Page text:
Hard Cover. London: Printed by Adam Islip, 1602. Fine.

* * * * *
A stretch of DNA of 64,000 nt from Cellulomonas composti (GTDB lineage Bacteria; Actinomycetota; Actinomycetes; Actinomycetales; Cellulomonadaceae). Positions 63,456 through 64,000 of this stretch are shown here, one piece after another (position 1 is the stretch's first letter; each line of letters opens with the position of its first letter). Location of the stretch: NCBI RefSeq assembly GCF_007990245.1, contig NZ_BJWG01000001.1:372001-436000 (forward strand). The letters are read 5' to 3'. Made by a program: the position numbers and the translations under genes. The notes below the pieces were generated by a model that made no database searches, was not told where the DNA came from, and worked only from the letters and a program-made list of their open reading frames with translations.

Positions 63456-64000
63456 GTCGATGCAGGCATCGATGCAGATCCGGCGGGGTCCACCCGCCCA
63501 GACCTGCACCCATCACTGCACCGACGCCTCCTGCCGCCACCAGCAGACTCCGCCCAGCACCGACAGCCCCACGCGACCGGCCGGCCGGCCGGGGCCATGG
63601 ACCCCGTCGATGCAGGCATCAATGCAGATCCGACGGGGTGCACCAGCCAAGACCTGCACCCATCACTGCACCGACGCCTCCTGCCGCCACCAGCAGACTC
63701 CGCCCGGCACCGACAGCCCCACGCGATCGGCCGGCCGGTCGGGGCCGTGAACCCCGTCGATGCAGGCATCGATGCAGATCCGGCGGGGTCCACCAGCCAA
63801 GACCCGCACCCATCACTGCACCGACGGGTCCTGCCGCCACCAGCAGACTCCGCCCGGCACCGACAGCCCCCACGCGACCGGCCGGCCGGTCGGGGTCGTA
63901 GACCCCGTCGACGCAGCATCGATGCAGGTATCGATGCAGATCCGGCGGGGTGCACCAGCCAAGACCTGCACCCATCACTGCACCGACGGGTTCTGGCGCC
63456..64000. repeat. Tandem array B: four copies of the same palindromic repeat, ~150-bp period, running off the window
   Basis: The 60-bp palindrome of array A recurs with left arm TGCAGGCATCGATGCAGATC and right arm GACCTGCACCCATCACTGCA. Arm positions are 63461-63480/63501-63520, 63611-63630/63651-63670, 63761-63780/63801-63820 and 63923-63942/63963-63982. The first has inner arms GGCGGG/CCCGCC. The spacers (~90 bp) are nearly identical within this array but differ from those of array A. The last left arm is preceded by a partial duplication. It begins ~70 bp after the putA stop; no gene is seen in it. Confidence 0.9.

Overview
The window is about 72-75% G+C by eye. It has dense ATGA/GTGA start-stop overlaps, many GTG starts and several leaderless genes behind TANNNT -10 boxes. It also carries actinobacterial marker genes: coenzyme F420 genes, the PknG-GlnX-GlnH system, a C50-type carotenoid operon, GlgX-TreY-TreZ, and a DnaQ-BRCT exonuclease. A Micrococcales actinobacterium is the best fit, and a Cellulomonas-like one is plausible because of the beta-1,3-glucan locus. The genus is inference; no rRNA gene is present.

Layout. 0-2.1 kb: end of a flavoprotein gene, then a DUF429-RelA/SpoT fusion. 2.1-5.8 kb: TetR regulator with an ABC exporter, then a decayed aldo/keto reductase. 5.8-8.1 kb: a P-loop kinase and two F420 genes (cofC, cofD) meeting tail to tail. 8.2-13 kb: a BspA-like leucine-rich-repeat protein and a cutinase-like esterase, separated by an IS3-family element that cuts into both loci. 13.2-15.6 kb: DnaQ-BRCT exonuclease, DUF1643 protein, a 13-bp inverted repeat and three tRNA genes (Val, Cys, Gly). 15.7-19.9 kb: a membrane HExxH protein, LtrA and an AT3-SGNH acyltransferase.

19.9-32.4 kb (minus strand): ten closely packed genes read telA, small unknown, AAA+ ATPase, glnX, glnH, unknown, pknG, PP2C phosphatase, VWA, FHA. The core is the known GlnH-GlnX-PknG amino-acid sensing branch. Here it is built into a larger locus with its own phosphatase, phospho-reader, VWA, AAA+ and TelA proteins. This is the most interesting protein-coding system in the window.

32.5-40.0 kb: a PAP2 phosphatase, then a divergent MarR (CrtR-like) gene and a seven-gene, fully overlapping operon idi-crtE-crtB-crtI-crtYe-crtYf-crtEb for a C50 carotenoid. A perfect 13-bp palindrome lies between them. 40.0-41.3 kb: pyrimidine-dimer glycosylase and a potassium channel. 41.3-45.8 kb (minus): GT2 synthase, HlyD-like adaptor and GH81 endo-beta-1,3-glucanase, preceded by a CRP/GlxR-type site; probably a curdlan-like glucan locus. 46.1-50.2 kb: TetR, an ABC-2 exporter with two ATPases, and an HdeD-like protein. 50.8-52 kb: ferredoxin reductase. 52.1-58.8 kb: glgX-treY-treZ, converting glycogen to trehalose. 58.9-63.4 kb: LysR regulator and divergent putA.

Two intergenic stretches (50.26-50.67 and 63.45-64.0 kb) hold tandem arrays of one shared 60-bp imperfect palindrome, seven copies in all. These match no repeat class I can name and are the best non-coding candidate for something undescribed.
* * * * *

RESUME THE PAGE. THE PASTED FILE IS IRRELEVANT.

Edited by Thomas Speght and revised with the help of Francis Thynne. Illustrated with two title pages, John Speed's full-page portrait of Chaucer with genealogical border, woodcut initials, ornaments, and head-and-tail pieces throughout, and knight and lance woodcut to Fol. 1. Folio. Second Speght edition (Seventh collected edition overall), with errata leaf. Finely bound by W. Pratt in red morocco, boards triple-ruled in gilt, spine with six raised bands, spine lettered, ruled and decorated in gilt, all edges gilt, gilt turn-ins, red marbled endpapers, 19th century Alexander Young bookplate to front pastedown, and 19th century Parliament member John Burns ownership signature to verso of front free endpaper. About fine, with light rubbing to joints and corners, subtle repair to first few leaves, with small chips neatly closed, Chaucer portrait supplied from another copy, and repair to lower gutter of last leaf. Overall, a stately example, attractively bound with exceptionally clean pages. STC 5080. This collection of Chaucer's works includes The Canterbury Tales, Troilus and Criseyde, The Legend of Good Women, The House of Fame, The Testament of Love, assorted ballads, and many others. Chaucer's best-known work, The Canterbury Tales (1392), is a collection of 14th century short stories concerning the story-telling contest of a group of traveling pilgrims written in Middle English during the Hundred Years' War. Chaucer is widely recognized as the "Father of English Literature" for his pioneering use of English vernacular and his novelistic innovations. He was the first literary giant to be buried in what is now the Poets' Corner in Westminster Abbey, resting place of such luminaries as Shakespeare, Charles Dickens, and Thomas Hardy. Thomas Speght's first edition of this collected works was published in 1598 and drew heavily from John Stow's 1561 edition. Notably, Speght's edition included one of the first printed biographies of Chaucer and was the definitive source for facts about the author's life until the mid-19th century. It also included an extensive glossary for words that, by the late 16th century, had fallen out of use. For this second edition, Speght addressed some of the criticisms levied at his first edition by Francis Thynne, the son of William Thynne, a former Chaucer editor. According to Pforzheimer, "This edition ... is the earliest in which thorough punctuation was attempted, and in many other ways it is a distinct improvement upon Speght's first edition." Additionally, two new works, Jack Uplande and La Priere de Nostre Dame, were added, and the glossary was updated significantly. Item #GCH004